July 20, 2018

FDA Warning Letter to Kenny’s Farmhouse Cheese

In October 2012, Kenny’s Farmhouse Cheese was recalled for possible Listeria monocytogenes contamination. So while browsing through today’s released FDA warning letters sent to facilities and plants in the last two months, we were interested to see a warning letter to that company dated 12/11/2012.

FDAlogoThe FDA inspected the cheese manufacturing plant in August 2012 and found the presence of Listeria monocytogenes in 29 out of 85 environmental swabs. Twelve of the positive samples were taken from food contact  surfaces and seventeen from non-food contact areas.

There were also significant violations of the Current Good Manufacturing Practice (CGMP) regulation for manufacturing, packing, or holding human food. That means that the food was “prepared, packed, or held under insanitary conditions whereby they may have become contaminated with filth, or whereby they may have been rendered injurious to health.”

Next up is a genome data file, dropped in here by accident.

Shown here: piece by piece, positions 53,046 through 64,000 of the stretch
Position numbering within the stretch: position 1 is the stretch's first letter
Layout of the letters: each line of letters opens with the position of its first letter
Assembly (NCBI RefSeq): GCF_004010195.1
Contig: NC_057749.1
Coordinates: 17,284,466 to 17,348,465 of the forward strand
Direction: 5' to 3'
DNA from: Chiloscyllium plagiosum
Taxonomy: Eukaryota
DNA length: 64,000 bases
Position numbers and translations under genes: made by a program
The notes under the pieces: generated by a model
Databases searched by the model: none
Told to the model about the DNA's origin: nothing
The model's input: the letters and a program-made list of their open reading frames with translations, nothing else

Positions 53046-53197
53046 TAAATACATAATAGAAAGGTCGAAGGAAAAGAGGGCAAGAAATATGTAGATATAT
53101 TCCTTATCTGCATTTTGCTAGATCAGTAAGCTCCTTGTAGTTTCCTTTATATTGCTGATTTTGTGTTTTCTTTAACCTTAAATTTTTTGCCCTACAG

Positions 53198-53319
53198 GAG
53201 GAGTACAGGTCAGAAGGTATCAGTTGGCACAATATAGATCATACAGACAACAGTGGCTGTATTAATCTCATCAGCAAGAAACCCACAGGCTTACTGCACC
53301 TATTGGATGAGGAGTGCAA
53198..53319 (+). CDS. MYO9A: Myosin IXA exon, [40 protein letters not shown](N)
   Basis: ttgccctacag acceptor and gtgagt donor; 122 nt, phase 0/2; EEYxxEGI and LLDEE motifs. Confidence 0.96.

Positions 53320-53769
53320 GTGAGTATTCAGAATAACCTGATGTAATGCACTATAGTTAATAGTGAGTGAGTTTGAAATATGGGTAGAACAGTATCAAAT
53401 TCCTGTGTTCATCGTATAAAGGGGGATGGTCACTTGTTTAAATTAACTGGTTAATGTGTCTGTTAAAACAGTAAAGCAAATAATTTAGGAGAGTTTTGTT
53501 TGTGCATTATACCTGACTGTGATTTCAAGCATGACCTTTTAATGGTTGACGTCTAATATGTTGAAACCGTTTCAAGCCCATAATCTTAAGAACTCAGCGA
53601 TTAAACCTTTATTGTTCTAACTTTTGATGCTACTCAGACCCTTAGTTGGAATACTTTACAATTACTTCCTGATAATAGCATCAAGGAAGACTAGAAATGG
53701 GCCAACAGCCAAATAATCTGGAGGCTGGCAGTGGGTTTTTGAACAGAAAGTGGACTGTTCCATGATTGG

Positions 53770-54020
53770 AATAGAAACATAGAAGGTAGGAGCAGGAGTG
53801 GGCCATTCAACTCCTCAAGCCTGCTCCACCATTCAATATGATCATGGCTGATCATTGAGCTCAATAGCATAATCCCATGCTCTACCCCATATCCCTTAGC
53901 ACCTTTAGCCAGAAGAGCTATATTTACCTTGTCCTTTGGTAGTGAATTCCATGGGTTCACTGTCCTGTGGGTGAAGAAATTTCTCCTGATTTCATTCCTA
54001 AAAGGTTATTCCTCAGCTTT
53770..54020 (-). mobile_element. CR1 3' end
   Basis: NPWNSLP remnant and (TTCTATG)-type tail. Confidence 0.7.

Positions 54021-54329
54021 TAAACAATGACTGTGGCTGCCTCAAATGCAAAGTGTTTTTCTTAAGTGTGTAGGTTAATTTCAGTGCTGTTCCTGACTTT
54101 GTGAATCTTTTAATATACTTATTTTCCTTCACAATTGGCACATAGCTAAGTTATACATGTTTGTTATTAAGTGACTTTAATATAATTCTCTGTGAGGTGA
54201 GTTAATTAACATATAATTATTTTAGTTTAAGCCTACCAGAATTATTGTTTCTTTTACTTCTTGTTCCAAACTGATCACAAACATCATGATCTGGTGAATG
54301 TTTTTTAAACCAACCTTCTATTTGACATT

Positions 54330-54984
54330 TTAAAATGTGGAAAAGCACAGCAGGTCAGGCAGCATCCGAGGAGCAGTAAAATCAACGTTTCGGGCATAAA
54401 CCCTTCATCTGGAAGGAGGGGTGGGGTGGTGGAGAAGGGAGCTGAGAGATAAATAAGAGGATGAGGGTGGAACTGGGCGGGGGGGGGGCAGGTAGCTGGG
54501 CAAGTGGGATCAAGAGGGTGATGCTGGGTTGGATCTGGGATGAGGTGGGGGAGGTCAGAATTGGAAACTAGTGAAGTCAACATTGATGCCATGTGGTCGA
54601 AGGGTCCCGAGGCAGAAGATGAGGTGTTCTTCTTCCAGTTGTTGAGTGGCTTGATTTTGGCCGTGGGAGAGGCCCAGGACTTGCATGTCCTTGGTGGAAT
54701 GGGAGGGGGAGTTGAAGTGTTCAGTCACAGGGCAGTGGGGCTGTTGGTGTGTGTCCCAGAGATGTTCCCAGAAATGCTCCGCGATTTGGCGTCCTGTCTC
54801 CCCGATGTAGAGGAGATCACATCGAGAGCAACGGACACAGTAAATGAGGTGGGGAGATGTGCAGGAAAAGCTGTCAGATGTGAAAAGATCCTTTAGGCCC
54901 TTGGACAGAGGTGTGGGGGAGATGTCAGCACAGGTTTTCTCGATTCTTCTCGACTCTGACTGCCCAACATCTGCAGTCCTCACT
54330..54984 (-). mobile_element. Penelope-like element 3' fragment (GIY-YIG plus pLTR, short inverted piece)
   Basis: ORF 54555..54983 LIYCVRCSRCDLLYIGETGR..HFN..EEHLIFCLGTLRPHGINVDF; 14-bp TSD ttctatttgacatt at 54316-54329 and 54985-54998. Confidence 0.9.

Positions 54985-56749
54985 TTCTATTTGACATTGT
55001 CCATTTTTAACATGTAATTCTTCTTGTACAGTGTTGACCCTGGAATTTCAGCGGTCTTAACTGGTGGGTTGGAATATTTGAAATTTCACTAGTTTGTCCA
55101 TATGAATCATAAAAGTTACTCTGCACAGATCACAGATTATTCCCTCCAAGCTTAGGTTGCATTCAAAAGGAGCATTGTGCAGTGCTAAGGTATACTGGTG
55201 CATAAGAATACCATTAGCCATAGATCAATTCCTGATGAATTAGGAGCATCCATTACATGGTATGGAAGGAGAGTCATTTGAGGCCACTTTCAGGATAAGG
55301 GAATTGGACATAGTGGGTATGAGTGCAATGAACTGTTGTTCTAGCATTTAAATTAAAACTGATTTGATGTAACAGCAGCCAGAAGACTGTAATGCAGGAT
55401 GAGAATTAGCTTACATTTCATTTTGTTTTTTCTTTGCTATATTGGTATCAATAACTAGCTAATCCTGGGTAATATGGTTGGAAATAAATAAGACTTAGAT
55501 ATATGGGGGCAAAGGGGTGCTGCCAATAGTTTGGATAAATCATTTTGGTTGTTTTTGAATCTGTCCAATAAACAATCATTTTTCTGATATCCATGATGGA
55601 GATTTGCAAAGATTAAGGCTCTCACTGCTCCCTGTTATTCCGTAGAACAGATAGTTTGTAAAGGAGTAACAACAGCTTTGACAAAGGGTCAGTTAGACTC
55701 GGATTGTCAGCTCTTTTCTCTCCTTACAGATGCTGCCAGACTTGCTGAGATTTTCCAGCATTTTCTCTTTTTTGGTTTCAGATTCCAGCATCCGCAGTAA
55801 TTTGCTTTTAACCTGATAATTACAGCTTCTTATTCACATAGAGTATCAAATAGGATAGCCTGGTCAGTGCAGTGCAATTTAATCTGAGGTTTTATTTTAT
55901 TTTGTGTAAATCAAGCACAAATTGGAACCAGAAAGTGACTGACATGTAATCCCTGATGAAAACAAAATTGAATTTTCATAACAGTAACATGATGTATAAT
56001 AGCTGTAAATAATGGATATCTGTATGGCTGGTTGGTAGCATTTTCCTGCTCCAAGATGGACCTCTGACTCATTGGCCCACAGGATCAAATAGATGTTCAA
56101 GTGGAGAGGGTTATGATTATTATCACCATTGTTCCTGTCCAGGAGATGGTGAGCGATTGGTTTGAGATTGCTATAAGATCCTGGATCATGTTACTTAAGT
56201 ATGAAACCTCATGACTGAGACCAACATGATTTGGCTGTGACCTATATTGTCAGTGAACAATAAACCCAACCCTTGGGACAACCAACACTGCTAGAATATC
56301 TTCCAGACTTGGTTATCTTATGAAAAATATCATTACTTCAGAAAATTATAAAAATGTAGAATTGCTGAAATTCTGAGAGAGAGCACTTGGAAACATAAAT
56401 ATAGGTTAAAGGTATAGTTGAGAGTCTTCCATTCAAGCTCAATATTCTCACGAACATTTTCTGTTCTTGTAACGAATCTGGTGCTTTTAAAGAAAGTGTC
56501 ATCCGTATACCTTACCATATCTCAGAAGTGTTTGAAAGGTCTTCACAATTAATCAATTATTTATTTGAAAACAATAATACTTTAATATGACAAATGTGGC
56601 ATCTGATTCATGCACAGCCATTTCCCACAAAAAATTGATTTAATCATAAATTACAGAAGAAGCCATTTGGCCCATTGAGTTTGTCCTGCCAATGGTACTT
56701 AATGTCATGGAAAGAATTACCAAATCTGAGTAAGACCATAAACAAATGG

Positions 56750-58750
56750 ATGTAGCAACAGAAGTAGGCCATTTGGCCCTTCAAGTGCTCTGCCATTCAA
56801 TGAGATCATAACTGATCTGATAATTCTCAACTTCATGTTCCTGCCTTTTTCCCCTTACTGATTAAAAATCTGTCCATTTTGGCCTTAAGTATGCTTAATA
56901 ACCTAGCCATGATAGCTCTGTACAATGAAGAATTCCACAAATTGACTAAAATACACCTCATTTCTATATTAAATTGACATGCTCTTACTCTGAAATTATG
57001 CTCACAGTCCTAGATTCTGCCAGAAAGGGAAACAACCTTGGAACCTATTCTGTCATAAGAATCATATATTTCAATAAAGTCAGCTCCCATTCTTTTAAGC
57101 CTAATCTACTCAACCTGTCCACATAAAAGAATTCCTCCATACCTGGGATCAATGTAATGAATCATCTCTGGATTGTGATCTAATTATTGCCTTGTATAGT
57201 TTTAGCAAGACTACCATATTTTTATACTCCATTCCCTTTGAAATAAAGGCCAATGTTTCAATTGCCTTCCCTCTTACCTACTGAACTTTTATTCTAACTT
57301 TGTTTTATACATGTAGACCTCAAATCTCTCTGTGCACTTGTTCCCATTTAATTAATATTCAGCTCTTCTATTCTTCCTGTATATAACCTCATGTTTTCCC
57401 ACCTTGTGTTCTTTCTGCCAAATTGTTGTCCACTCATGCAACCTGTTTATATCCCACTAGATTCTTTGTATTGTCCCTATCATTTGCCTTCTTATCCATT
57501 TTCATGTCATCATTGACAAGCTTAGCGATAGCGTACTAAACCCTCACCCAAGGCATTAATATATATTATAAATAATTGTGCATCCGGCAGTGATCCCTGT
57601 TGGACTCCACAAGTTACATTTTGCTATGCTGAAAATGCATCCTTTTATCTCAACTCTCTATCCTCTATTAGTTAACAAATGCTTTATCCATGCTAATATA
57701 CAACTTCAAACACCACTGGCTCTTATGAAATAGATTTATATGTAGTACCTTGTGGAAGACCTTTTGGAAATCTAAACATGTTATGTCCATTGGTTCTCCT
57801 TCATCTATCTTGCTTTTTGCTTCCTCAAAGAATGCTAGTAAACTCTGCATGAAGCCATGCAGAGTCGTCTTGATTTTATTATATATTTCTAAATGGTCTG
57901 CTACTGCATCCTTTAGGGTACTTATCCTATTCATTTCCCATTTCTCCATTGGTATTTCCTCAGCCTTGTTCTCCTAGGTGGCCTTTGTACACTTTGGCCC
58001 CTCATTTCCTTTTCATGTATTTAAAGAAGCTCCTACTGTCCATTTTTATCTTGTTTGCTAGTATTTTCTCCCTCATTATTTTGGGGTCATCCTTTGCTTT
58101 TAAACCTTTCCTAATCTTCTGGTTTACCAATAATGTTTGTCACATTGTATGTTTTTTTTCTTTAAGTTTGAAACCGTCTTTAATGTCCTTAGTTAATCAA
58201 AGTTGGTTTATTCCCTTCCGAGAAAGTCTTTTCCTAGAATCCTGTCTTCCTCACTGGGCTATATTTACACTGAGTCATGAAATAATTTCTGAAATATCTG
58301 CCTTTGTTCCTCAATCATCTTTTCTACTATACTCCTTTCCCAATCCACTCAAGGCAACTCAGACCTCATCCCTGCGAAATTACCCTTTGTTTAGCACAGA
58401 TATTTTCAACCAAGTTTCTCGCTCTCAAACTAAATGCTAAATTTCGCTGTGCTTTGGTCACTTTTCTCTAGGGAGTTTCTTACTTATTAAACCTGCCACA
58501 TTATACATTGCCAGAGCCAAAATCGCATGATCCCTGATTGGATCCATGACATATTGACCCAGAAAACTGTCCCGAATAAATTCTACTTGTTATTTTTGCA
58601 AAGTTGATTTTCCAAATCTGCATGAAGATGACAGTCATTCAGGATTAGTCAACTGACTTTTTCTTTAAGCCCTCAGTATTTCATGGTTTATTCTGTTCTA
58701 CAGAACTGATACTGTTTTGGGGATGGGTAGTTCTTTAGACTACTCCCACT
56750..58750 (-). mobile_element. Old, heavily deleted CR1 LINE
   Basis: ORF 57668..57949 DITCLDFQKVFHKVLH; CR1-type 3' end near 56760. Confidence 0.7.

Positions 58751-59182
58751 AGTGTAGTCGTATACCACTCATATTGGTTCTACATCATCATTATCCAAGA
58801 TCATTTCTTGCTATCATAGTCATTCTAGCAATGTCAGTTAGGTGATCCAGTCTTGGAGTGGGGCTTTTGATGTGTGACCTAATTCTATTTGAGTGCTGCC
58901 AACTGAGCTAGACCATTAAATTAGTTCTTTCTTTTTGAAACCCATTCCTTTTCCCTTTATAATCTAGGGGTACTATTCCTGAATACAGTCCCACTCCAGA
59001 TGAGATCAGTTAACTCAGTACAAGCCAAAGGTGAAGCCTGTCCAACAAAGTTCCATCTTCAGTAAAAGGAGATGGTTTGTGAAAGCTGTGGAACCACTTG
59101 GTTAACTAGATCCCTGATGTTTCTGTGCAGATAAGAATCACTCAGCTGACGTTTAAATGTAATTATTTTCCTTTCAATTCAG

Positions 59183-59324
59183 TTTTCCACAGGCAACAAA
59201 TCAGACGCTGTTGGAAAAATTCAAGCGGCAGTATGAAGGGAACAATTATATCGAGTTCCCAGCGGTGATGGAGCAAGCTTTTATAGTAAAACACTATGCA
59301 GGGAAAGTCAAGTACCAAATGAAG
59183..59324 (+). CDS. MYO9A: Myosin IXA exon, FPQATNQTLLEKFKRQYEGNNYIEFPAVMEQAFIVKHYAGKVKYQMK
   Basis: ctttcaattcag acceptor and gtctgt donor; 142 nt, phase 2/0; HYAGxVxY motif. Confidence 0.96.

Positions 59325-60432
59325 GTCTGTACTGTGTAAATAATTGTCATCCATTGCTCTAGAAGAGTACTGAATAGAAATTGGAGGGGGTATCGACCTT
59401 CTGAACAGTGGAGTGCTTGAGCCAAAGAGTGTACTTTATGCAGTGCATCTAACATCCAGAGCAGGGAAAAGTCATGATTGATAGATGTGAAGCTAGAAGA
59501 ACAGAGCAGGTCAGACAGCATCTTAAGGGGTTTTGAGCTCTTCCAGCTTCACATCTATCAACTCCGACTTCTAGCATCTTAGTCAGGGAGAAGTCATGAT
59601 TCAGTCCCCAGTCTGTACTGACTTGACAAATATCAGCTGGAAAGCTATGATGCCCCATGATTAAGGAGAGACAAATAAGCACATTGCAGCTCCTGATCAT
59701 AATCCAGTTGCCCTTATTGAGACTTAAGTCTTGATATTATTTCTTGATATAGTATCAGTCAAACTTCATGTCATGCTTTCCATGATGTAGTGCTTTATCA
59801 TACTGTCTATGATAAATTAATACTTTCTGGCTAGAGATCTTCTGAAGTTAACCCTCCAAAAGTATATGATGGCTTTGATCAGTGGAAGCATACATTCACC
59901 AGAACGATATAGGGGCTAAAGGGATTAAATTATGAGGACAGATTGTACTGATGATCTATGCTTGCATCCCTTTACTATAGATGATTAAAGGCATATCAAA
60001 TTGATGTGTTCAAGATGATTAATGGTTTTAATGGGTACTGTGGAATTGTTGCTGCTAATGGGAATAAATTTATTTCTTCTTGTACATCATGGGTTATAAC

On August 29, 2012, the FDA called the firm to tell them about the test results. On August 30, 2012 the FDA returned to the facility to collect more samples¬†including Tomme de Nena Cheese, Kentucky Bleu Cheese, and Awe-Brie Cheese that were confirmed contaminated with Listeria. Those were not the cheeses that were part of the October recall. PFGE results, which identify the DNA of bacteria, suggested that Listeria bacteria was transported throughout the facility. And finally, on October 3, 2012 the FDA told Kenny’s Farmhouse about the contaminated cheeses in the marketplace and the recall was issued.

The inspection found several CGMP violations. Pests were not excluded from the processing areas. Investigators found live and dead flies in a cheese vat, the creamery make room, the waxing room, the brine tank, cooler storage, and the packaging and shipping room. Investigators also observed an employee stirring cheese curds with bare hands. The plant isn’t contracted to prevent condensate from contaminating foods. Ingredients were not stored in containers to protect against contamination, and cleaning compounds and sanitizing agents were not used in a safe manner.

The facility had 15 days to address these concerns. We’ll keep you informed about any updates.

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